Reflection Posts

From Time Travel in Paris to Zombies in Busan

La Jetée is told through photographs splits the difference between movie and written story. We are given visuals to enhance the experience, but the physical action going on in the plot is played out in our heads. Terry Gilliam took my attention by making me look at what he included in his photos. For the most part, the background of the photos is uniform and thus my attention was forced onto the subject. Gilliam also uses different angles and also the amount of photographs to draw out a scene (such as when the main character and the woman are in the museum–the longer the scene plays out, the deeper of a bond is felt between the pair). The use of images rather than video also allows for Gilliam to play with time more, both in the movie-progression sense and the in-movie temporal sense.

The lighting was altered for the time period that the main character was in. In the (his) present, people are clearly seen, but backgrounds may be a bit blurred or even too dark to see. In the past, everything is well lit and easily seen. Lastly, in the future, the background is completely dark and the people themselves are nearly half obscured. This correllates with traditional understand of these time periods: we know the most about the past, the present mostly but it can be a bit confusing, and the future is mostly unknown.

I’m probably breaking the rules here but I have three GIFs. I just loved Train to Busan so much that making only three is limiting myself.

This set-up for the next scene prepared me for the awesome zombie-fighting. Yong-guk, Sang-hwa, and Seok-woo have geared up and are fully motivated to get through five train cars of zombies to get to their loved ones. I loved this scene’s look, as they go in and out of train tunnels, but the only thing I couldn’t capture in the GIF was the music, which worked perfectly with the scene. The loop in this GIF wasn’t seamless, so I gradually decreased the brightness on the last few frames to make the transition/replay smoother. Also, because I loved this scene so much, I made another GIF of it.


This GIF follows the forward motion of the train and the survivors’ push to move onward. Namely, this shows Sang-hwa being a zombie-kicking badass(using only his hands!). In he beginning of the movie, Sang-hwa primarily exhibited some less badass more asshole traits about him. But, as the story progressed, he didn’t become a whole new man, but I saw him grow as necessary and I learned so much more about him that gave me a holistic and more appreciative view of him. After seeing this new psychological side of Sang-hwa, this fight scene is the physical manifestation of his progress.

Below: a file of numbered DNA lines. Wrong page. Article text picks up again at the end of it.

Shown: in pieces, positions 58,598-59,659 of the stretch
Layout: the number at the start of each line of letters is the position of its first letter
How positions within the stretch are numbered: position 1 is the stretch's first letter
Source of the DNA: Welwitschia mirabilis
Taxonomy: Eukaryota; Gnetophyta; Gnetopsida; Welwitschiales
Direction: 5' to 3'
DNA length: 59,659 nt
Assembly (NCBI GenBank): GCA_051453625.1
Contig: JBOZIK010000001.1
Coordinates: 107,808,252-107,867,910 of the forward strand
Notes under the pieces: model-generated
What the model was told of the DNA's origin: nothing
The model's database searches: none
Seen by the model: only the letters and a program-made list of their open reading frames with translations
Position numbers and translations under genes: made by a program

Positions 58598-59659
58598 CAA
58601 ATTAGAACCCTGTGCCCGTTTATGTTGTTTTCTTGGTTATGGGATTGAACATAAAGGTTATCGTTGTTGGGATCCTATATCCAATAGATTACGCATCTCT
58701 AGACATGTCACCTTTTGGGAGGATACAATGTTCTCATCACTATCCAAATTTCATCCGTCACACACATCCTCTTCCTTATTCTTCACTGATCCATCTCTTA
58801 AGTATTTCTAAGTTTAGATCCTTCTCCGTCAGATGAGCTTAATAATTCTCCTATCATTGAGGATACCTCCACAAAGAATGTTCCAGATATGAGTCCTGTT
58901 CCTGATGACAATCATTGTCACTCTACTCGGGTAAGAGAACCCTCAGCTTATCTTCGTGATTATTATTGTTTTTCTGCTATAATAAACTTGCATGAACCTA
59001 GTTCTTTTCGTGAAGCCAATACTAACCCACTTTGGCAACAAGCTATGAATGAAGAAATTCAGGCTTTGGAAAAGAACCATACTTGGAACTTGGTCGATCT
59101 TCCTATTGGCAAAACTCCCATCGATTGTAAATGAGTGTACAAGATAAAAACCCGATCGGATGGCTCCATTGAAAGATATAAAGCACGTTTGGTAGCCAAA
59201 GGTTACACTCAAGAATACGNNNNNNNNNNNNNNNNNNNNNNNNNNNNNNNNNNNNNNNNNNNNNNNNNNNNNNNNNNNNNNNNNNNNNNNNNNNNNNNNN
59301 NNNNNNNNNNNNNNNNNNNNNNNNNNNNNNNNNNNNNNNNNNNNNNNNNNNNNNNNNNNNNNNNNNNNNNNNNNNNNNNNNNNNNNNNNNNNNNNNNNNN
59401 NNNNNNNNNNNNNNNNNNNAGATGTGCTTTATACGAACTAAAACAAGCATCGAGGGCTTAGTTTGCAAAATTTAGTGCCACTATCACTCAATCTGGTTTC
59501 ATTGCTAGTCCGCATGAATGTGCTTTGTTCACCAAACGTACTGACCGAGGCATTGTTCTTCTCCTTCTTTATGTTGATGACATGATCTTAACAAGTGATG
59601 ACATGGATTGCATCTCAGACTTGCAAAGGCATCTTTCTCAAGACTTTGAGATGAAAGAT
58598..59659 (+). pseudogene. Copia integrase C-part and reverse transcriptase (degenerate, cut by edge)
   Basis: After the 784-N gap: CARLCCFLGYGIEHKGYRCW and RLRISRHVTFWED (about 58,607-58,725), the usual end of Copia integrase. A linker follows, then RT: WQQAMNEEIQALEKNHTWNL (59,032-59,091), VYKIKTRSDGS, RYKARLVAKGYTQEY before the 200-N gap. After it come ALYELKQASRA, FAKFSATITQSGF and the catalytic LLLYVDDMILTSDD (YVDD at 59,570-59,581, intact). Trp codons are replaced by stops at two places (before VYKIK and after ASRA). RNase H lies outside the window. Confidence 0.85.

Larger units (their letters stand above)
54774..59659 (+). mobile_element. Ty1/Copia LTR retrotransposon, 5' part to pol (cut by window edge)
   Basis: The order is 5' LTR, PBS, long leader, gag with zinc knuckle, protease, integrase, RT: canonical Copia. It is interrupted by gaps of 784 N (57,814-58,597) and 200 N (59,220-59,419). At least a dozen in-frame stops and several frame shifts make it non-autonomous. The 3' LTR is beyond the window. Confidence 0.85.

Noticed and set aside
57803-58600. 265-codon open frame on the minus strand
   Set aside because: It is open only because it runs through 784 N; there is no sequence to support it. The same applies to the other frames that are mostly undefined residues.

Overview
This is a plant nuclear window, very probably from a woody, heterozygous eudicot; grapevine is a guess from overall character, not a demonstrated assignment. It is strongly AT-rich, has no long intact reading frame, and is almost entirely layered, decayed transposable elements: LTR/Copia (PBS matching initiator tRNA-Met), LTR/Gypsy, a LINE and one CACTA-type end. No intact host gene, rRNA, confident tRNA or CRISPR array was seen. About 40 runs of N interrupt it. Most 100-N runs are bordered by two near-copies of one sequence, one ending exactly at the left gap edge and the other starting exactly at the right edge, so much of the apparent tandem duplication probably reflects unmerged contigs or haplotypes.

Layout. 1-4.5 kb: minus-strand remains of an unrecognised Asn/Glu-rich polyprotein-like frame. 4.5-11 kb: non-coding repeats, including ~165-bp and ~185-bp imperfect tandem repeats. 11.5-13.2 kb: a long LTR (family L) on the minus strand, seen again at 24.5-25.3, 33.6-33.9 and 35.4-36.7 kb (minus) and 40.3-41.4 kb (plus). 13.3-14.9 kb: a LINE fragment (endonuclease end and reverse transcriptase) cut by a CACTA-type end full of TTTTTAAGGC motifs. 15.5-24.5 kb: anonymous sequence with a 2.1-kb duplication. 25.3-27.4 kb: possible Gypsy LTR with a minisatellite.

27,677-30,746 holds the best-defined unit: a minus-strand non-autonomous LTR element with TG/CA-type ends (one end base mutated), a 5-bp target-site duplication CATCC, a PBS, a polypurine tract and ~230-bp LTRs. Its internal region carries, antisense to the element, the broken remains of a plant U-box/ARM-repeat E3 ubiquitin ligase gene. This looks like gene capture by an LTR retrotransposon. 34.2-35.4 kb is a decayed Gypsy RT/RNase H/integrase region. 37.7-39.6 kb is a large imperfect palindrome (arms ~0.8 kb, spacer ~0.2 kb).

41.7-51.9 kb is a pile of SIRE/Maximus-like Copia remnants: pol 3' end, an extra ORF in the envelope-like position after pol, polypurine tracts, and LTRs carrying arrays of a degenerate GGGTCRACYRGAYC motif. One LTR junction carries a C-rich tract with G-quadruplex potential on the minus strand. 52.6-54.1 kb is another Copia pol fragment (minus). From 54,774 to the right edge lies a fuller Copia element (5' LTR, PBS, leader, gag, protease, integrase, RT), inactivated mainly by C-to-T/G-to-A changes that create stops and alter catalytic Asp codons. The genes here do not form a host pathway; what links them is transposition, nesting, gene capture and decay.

This scene showed to seconds where Seok-woo realizes Su-an is in immediate and life-threatening danger. The film goes into slow motion, making the suspense rise tremendously. Seok-woo’s facial expressions show just how much he cares for his daughter, despite being outed by her as selfish not a minute beforehand. There is desperation and then the beginning of disbelief and registration of loss.

I also love the view Su-an holding her backpack and standing still, framed by the guard rails, with people and zombies running behind her (and of course the zombies running FOR her). It evokes the same protective worry Seok-woo is feeling in me, and I thought I would keep that going and leave a constant state of suspense by ending the GIF where I did.

It took me a while to figure out how to slow down the GIFs since when they were saved they played faster than the original video. This is important because timing matters just as much as scene and character expressions in the playing out of narrative. Everywhere I looked up how to change the speed on GIMP online told me I had to edit each individual frame, but with my last two GIFs having around 300 frames I needed a quicker way to alter speed. I eventually found two different methods, one during import and one export, that both worked nicely.

This movie was amazing in everything from plot to cinematography to character development. I haven’t been so invested while watching a movie in a long time (my roommate was confused on why I kept gasping, jumping, and sometimes angry-whispering at the screen). Many of the characters were very well-rounded in that they had both good and bad characteristics particular to them. I have already started recommending the movie to people and I plan on watching it again sometime.

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